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Pew Study Finds Checking Accounts 'Risky'

Fees are rising and so are the number of disclosure pages

Consumer banking seems to be a lot more complicated than it once was. Now, checking account holders have to meet increasing requirements to avoid fees and absorb a lot of information and disclosures from their bank.

"Consumers are expected to wade through long, confusing documents and may be subject to steep, unexpected fees to access their own checking accounts, the cornerstone of household financial management," said project director, Susan Weinstock, project director of the Pew Safe Checking in the Electronic Age Project. "Consumers must have understandable, transparent information that enables them to make educated choices when comparing one checking account's costs and benefits to another."

The report, “Still Risky: An Update on the Safety and Transparency of Checking Accounts,” examines the financial risks consumers face when they open a checking account. It's a follow up to Pew's 2010 report that highlighted rising fees and inconsistent disclosures and bank practices.

Pew says the new study has not found a lot of improvement since them. It points to a report by Moebs Services, an independent financial research firm, that found overdraft fees cost American consumers an estimated $29.5 billion in 2011.

69-page disclosures

The new study found that important policies and fee information are not summarized in a uniform, concise, and easy-to-understand format that allows customers to compare account terms and conditions. Currently, the median length of bank checking account disclosures is 69 pages.

According to the study, accountholders are not provided with clear and comprehensive information about overdraft options offered and their costs, with the median bank fee coming in at $35.

All 12 banks featured in the study either already reorder withdrawals from high to low or reserve the right to do so at their discretion and without notice to the customer. This practice, Pew says, maximizes the number of times an account goes negative, thus increasing overdraft fees. It's a constant source of complaints to ConsumerAffairs.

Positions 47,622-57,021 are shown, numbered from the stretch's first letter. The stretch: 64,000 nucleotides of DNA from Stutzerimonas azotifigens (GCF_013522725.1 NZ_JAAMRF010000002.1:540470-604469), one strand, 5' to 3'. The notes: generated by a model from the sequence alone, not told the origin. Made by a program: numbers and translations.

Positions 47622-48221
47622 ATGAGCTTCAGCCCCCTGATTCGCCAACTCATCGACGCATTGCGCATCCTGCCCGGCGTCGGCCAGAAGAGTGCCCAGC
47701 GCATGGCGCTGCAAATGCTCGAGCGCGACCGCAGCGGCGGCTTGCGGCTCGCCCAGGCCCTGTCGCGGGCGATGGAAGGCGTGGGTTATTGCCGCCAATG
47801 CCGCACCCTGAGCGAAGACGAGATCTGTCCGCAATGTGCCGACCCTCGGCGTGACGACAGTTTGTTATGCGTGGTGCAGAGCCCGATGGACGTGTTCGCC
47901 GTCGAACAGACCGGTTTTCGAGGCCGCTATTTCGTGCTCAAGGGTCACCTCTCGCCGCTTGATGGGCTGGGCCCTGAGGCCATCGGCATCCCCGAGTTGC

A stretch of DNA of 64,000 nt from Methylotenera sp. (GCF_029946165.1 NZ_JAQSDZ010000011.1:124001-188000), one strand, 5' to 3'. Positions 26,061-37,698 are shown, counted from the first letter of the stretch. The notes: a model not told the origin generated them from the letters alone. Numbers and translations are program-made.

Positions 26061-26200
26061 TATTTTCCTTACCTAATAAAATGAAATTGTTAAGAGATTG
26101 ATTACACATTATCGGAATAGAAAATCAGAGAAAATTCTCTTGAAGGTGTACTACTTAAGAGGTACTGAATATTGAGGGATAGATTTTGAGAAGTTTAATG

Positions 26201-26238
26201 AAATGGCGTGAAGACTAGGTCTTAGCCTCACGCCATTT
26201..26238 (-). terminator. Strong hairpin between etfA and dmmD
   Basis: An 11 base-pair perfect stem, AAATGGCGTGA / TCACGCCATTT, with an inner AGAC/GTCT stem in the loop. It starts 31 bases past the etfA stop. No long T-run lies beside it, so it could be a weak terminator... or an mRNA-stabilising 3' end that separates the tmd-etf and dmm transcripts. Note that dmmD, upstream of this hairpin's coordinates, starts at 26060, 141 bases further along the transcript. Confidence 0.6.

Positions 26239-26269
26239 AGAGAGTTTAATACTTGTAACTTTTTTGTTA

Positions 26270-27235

“I check my account balance a few times throughout the day and make sure what I have before I ever use my card,” Tawney, a Key Bank customer from Bolivar, N.Y. wrote in a recent post.

Shifting balances

Seeing she had a healthy balance, Tawney said she made a few purchases with confidence. The next day she said she was surprised to see her account had a negative balance so she called her local branch, where she was reassured that her account balance was what she thought it was. She was told she would be contacted if that turned out not to be the case.

“I deposited $100 that same day so I knew I was in the clear,” Tawney wrote. “The following day I deposited another $170, checked my account and I had more than enough money to go grocery shopping. I spent $40 grocery shopping and a measly $3 at Tim Horton's. If you add those, I had at least $220 in my account. Apparently Key Bank doesn't know math? I checked my account today and had four overdraft charges in the amount of $148.”

When problems like that occur, it can often be frustrating for consumers to get satisfaction. The Pew study found Financial institutions restrict consumers' options for recourse in the event of a dispute.

Pew's Safe Checking Project recommends that regulatory changes be made by the Consumer Financial Protection Bureau (CFPB) or Congress to protect consumers from these unfair practices.

Story provided by ConsumerAffairs.
Consumer Affairs

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